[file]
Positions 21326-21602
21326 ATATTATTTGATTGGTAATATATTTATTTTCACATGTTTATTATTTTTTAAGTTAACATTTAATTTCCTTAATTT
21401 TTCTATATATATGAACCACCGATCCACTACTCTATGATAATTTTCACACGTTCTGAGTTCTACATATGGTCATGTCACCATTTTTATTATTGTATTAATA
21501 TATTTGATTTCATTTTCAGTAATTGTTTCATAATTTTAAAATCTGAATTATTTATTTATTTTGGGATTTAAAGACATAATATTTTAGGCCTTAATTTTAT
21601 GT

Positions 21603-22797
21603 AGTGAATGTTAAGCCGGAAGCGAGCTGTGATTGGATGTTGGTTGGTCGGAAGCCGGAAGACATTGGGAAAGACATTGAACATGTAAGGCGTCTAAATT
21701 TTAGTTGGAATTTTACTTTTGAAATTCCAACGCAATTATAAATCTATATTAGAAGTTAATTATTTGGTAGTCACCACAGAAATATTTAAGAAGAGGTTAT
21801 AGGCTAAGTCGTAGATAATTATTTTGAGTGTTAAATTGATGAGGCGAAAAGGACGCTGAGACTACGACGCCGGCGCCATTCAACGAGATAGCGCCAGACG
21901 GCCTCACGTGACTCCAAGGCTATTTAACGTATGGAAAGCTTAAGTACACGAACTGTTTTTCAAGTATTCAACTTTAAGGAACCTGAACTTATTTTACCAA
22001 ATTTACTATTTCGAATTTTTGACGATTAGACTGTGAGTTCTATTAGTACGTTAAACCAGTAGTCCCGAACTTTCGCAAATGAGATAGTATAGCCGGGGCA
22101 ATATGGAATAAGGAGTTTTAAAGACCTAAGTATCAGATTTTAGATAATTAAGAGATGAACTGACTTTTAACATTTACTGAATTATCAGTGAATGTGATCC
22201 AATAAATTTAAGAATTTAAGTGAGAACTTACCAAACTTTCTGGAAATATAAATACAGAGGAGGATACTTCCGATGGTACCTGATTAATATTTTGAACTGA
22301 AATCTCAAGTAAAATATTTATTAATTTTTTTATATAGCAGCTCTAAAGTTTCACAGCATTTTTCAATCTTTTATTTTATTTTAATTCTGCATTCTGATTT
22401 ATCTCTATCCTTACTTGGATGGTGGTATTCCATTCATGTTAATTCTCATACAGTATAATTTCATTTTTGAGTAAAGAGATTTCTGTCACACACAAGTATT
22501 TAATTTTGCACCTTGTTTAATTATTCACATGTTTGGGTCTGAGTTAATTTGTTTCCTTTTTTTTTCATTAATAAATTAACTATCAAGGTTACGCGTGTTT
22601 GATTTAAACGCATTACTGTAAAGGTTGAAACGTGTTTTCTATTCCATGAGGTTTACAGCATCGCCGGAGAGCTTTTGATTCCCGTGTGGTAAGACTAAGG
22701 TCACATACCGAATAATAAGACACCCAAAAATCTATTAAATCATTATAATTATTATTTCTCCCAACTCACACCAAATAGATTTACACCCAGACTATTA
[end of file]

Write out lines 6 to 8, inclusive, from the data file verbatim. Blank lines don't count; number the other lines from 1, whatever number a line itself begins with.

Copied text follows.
Positions 21603-22797
21603 AGTGAATGTTAAGCCGGAAGCGAGCTGTGATTGGATGTTGGTTGGTCGGAAGCCGGAAGACATTGGGAAAGACATTGAACATGTAAGGCGTCTAAATT
21701 TTAGTTGGAATTTTACTTTTGAAATTCCAACGCAATTATAAATCTATATTAGAAGTTAATTATTTGGTAGTCACCACAGAAATATTTAAGAAGAGGTTAT